I really like to do work on my Linux systems as “root”, to get things done quickly and without any hassle. Yeah i know, bombs away, it is not OK or safe or whatever to use “root” user for everyday things but mainly it is not OK from the auditing point of view. Customers really dislike it when you work on any system as “root” user because they can not exactly pin point who did what – your actions are not “recorded”. Any decent company has a company policy that will strictly disallow performing any work as “root” user. But also there are definitely things that just can’t be done with “sudo” and require using “root” user.
When running “sudo ll” on a normal CentOS/RHEL system you get a “sudo: ll: command not found” error as follows:
[mitch@geekpeek ~]$ sudo ll /home/secret sudo: ll: command not found
This is really crappy and killing your productivity since you are slowed down by such irrelevant problems, but there is a simple fix for this specific problem “sudo: ll: command not found”.
Fix “sudo: ll: command not found”
1. Edit ~/.bashrc file
Work around this problem simply by editing the users ~/.bashrc file and appending the following line at the end of it:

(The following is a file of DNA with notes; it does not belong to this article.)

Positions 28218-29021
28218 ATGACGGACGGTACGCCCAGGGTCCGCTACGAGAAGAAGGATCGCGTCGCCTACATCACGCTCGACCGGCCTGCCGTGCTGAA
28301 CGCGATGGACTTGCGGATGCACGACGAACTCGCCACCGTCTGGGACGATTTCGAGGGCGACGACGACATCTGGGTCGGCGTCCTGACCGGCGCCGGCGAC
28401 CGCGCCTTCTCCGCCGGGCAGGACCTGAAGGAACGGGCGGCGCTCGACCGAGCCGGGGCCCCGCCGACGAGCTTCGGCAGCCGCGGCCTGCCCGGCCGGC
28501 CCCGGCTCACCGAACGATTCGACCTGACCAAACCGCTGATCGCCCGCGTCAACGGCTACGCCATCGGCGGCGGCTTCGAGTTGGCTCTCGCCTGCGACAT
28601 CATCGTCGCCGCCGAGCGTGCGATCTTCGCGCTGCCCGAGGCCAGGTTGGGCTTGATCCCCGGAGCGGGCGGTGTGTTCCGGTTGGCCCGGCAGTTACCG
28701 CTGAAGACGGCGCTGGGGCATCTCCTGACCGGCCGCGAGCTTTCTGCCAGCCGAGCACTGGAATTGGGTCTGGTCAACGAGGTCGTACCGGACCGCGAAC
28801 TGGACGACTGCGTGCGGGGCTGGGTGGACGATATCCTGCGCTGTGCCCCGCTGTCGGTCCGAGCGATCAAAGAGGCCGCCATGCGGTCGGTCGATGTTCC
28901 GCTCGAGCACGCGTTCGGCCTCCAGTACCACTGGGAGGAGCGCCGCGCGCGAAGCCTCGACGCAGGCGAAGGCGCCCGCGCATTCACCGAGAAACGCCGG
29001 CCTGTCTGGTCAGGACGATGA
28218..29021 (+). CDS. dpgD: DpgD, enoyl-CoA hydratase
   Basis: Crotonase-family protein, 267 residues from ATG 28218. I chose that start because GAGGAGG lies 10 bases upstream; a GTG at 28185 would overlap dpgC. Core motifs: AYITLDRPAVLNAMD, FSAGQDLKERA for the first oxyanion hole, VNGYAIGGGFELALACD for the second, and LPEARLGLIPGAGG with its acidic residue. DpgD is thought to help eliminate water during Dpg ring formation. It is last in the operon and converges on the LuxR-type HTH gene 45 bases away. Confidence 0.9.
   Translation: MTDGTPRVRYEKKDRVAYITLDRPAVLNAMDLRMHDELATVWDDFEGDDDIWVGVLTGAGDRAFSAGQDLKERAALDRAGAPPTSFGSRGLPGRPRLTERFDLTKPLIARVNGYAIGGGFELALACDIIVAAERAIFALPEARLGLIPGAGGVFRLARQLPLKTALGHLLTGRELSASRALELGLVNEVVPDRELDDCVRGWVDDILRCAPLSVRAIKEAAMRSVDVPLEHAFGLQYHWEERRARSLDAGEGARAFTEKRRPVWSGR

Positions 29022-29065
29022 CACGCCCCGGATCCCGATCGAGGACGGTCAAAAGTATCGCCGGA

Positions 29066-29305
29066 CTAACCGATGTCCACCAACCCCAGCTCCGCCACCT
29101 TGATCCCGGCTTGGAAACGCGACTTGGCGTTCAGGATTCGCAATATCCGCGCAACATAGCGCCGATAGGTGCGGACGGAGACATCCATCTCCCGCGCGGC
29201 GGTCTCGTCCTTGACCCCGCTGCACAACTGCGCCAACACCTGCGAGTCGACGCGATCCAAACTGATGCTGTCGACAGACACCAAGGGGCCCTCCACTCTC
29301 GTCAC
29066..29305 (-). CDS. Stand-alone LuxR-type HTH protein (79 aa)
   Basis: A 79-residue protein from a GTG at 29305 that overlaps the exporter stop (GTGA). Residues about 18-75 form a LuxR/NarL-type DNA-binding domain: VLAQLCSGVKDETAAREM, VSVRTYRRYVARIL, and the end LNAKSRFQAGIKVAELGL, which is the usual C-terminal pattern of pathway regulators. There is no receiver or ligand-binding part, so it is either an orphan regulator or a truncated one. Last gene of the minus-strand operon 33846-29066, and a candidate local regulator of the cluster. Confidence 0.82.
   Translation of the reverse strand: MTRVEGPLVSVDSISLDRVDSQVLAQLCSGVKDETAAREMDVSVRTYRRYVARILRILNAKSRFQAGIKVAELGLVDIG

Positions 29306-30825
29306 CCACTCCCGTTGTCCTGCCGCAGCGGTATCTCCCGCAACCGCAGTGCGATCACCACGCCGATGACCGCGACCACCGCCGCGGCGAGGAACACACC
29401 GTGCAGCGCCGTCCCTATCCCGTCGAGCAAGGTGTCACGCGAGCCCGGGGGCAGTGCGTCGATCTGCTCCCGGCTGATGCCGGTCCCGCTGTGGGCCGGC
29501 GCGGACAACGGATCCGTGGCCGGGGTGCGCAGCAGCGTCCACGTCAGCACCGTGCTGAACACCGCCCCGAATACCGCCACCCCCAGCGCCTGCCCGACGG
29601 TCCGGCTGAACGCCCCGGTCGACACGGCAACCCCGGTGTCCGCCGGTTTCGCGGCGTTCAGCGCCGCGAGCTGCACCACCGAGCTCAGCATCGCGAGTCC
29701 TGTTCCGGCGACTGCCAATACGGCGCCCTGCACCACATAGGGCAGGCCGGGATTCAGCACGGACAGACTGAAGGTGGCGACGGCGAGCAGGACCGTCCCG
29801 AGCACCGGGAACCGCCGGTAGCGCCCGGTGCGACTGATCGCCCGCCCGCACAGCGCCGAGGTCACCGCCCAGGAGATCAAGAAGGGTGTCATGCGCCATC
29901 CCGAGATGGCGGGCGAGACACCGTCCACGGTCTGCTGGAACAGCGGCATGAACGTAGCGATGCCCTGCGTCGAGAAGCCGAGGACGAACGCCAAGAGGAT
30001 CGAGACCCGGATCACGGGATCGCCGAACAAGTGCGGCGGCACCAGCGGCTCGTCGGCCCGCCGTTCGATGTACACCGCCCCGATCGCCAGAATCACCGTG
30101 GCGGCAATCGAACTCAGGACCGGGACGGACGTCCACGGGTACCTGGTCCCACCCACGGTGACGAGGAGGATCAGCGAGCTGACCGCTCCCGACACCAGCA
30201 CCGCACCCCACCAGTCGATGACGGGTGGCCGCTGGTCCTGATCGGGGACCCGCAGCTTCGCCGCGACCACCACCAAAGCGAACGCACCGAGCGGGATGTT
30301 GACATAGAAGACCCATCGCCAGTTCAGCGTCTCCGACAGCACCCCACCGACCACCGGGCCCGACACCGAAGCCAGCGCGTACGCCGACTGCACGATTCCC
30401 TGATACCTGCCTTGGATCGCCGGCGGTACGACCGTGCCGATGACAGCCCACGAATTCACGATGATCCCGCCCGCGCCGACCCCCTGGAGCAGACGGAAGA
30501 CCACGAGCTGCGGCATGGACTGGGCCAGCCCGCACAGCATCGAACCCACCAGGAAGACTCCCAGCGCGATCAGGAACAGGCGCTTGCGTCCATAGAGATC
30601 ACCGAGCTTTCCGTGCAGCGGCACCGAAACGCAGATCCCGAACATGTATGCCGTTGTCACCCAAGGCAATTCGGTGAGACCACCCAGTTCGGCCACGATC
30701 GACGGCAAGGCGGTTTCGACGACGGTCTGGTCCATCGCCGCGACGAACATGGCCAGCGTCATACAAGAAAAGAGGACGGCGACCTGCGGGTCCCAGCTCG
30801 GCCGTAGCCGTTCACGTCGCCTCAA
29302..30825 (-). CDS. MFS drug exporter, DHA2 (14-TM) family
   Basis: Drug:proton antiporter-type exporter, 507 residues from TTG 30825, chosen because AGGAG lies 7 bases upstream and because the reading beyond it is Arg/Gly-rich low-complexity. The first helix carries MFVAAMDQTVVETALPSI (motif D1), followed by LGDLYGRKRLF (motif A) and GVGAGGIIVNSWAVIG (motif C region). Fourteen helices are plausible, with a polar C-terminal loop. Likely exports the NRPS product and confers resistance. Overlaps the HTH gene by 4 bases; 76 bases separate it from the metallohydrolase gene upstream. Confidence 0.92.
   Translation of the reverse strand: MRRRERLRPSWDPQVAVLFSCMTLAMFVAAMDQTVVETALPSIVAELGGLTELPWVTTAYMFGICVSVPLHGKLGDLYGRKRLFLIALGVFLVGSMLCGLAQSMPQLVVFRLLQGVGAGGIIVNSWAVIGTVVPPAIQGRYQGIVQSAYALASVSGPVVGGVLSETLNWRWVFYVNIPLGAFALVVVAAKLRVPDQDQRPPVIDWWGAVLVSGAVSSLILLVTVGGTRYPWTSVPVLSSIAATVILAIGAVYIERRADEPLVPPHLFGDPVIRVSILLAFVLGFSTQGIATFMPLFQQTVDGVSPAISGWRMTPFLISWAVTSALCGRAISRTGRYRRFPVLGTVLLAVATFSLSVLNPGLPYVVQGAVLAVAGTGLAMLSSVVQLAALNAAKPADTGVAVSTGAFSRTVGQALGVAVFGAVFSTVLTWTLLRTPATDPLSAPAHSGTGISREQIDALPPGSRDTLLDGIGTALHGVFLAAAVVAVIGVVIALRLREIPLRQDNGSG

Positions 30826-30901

alias sudo='sudo '
2. Open a new Shell session
Close the current SSH session and reconnect or open up a new one. Once you’ve reconnected try the command again
[mitch@geekpeek ~]$ sudo ll /home/secret/ total 0 -rw-rw-r--. 1 secret secret 0 Jul 22 12:44 myfile
Voila, you can use bash aliases with “sudo” command now.
Here’s an additional explanation why “sudo: ll: command not found” problem appears. You can find an answer for this in the bash manual. What matters is the following:
“The first word of each simple command, if unquoted, is checked to see if it has an alias.”
“If the last character of the alias value is a space or tab character, then the next command word following the alias is also checked for alias expansion.”
So what bash actually does is only check the first word of a command for alias. If we create an additional alias and put a blank space after command it will check the second word for alias therefore – alias sudo=’sudo ‘ makes bash check the second command for alias when using “sudo”.